So today I am working on my first Topsy turvy cake, its kept me awake a couple nights worrying about this one.
Ive done a couple practice cakes before, both "looked" right but when it came to covering them in fondant it split on the tallest corner (which i managed to hide most of with decorations). My question is:
Is there some secret to doing this without it splitting? I live on a tropical island where humidity is INSANE, I have all my ac on so my house is freezing and not humid so I'm hoping that will help. I am also going to let my cake set on the counter rather than fridge so that it doesn't get condensation on it. I'm coverings it in ganache also rather than buttercream.
I just really want to know I have as much info as i can get my hands on before I go to lay the fondant over this one. I figure if it goes wrong I could always hide a lot of the faults but I'd rather not have to worry about splitting edges.
Sorry I kinda rambled on a bit there eh?
Any advice is greatly appreciated. TIA
Oh, dear, I know exactly what you mean about the perils of humidity - I live in the tropics myself. In addition to that, there's the problem with the topmost edge of topsy-turvy layers: either the fondant wants to tear or the cake itself breaks off there. My kitchen doesn't have any AC at all, so I've found a way to make my fondant more resistant to tearing, bagging and sliding off the cake after a while. I add about 1 tablespoon of shortening, 1 teaspoon of CMC and about 1/2 cup of powdered sugar to each pound of fondant. This has worked nicely so far. I also put the minimum possible of whatever (buttercream, ganache, apricot jam) under the fondant so there won't be too much additional moisture. Actually, sometimes, I don't even use anything at all underneath, if the cake itself is moist enough. Besides making my cakes look better, these things also help keep the fondant from tearing on sharper edges, although it also helps to get the fondant in place and trim the excess on those high, sharp edges first and then to take care of the other parts of the cake. Hope some of this helps!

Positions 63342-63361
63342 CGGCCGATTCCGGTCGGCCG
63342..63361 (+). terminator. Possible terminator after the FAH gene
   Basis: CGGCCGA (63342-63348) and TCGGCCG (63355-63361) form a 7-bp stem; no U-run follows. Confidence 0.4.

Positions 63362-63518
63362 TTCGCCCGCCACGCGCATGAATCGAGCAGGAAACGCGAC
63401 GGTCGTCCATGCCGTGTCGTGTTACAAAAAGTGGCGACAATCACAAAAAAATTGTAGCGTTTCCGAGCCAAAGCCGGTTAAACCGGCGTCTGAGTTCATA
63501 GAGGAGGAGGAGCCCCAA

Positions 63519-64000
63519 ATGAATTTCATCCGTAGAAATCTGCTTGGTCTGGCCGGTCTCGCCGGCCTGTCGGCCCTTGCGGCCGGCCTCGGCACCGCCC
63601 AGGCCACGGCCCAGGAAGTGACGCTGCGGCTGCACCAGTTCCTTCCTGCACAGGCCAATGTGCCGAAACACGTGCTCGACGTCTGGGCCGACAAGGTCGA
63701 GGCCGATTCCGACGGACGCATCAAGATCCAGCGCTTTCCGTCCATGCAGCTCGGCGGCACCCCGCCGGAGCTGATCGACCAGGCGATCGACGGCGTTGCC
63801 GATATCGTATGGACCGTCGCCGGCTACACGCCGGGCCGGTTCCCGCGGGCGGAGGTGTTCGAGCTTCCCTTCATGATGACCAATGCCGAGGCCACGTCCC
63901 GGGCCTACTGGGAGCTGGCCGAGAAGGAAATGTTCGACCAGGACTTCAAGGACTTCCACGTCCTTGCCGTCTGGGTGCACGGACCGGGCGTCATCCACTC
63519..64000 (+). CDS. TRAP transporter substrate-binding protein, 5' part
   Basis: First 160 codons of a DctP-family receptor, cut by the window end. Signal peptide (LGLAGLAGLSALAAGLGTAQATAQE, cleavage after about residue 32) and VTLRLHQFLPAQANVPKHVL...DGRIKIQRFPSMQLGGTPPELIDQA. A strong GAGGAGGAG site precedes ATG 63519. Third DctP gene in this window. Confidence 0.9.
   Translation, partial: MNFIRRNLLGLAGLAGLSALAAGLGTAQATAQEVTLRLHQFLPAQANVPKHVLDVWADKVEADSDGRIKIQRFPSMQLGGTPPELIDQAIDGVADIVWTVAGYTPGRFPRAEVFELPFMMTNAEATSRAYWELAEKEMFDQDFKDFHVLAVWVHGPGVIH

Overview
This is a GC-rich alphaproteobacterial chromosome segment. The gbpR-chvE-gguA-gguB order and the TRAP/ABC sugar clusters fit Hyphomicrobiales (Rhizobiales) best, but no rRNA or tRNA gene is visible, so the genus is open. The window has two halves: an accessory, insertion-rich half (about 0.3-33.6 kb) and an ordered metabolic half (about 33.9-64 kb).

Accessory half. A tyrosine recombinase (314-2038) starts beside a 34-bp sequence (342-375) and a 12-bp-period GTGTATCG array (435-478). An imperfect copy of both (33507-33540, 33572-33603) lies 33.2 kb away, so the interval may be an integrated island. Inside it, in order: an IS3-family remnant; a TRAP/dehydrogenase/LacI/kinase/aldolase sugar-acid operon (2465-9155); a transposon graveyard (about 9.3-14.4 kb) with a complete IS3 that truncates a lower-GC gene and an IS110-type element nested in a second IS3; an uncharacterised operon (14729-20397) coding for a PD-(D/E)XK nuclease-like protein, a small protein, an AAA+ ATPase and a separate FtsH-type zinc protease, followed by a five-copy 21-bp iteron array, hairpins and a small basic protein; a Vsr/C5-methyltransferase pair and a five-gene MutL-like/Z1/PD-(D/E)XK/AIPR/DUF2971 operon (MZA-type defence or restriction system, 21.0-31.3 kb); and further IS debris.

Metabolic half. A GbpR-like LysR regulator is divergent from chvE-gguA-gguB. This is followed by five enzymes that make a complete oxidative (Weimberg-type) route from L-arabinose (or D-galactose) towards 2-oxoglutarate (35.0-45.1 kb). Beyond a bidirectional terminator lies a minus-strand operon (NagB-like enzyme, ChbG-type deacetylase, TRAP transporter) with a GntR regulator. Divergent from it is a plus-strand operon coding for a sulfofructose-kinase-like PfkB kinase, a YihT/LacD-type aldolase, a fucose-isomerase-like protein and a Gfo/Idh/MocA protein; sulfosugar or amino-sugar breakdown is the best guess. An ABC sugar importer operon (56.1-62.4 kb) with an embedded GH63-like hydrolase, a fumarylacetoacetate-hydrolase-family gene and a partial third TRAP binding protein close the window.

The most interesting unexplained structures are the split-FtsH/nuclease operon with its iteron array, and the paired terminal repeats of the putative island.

I actually managed to get the fondant on the cake without it splitting (which was some kind of miracle) I just took my time with it. made it thicker than usual. made sure the edge wasn't too sharp and used chocolate ganache rather than buttercream which I think made a world of difference. Next time tho I think I will give your advice a try. It sounds like a good method.
Thanks for the reply
Ooh, yes - ganache is the goods under fondant! It gives your cake a much crisper look. Also, your idea of rolling the fondant a little thicker than usual for this kind of cake is a good one. I just took a good look at your cake, and it's totally adorable. You can't tell it gave you trouble or that there are any flaws in it, and Larry the Leprechaun is my new St. Patrick's Day mascot!